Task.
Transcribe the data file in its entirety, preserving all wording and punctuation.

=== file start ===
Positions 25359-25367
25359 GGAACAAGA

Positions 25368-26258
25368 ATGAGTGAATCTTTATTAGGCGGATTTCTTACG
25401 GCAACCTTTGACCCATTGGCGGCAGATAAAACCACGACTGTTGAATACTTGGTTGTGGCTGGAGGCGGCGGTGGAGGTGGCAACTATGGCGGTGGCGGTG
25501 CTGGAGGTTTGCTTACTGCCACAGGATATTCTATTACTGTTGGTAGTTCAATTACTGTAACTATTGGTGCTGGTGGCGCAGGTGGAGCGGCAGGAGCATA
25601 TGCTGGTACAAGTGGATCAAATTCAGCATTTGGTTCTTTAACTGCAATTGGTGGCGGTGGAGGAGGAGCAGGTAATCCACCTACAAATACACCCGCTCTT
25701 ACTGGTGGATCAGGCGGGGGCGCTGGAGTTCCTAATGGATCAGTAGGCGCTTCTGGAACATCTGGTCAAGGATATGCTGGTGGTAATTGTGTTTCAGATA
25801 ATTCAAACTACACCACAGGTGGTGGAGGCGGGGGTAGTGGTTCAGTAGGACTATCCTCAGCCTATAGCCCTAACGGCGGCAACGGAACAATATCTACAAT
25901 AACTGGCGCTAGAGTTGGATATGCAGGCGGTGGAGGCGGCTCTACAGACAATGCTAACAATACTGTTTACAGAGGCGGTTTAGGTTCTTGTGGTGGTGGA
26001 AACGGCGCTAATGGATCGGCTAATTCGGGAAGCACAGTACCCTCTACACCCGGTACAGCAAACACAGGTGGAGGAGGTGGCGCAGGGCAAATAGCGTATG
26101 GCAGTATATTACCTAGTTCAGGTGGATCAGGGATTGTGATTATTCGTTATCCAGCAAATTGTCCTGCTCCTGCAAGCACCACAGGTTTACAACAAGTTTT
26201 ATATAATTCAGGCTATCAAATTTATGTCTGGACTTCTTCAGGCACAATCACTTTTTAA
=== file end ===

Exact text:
Positions 25359-25367
25359 GGAACAAGA

Positions 25368-26258
25368 ATGAGTGAATCTTTATTAGGCGGATTTCTTACG
25401 GCAACCTTTGACCCATTGGCGGCAGATAAAACCACGACTGTTGAATACTTGGTTGTGGCTGGAGGCGGCGGTGGAGGTGGCAACTATGGCGGTGGCGGTG
25501 CTGGAGGTTTGCTTACTGCCACAGGATATTCTATTACTGTTGGTAGTTCAATTACTGTAACTATTGGTGCTGGTGGCGCAGGTGGAGCGGCAGGAGCATA
25601 TGCTGGTACAAGTGGATCAAATTCAGCATTTGGTTCTTTAACTGCAATTGGTGGCGGTGGAGGAGGAGCAGGTAATCCACCTACAAATACACCCGCTCTT
25701 ACTGGTGGATCAGGCGGGGGCGCTGGAGTTCCTAATGGATCAGTAGGCGCTTCTGGAACATCTGGTCAAGGATATGCTGGTGGTAATTGTGTTTCAGATA
25801 ATTCAAACTACACCACAGGTGGTGGAGGCGGGGGTAGTGGTTCAGTAGGACTATCCTCAGCCTATAGCCCTAACGGCGGCAACGGAACAATATCTACAAT
25901 AACTGGCGCTAGAGTTGGATATGCAGGCGGTGGAGGCGGCTCTACAGACAATGCTAACAATACTGTTTACAGAGGCGGTTTAGGTTCTTGTGGTGGTGGA
26001 AACGGCGCTAATGGATCGGCTAATTCGGGAAGCACAGTACCCTCTACACCCGGTACAGCAAACACAGGTGGAGGAGGTGGCGCAGGGCAAATAGCGTATG
26101 GCAGTATATTACCTAGTTCAGGTGGATCAGGGATTGTGATTATTCGTTATCCAGCAAATTGTCCTGCTCCTGCAAGCACCACAGGTTTACAACAAGTTTT
26201 ATATAATTCAGGCTATCAAATTTATGTCTGGACTTCTTCAGGCACAATCACTTTTTAA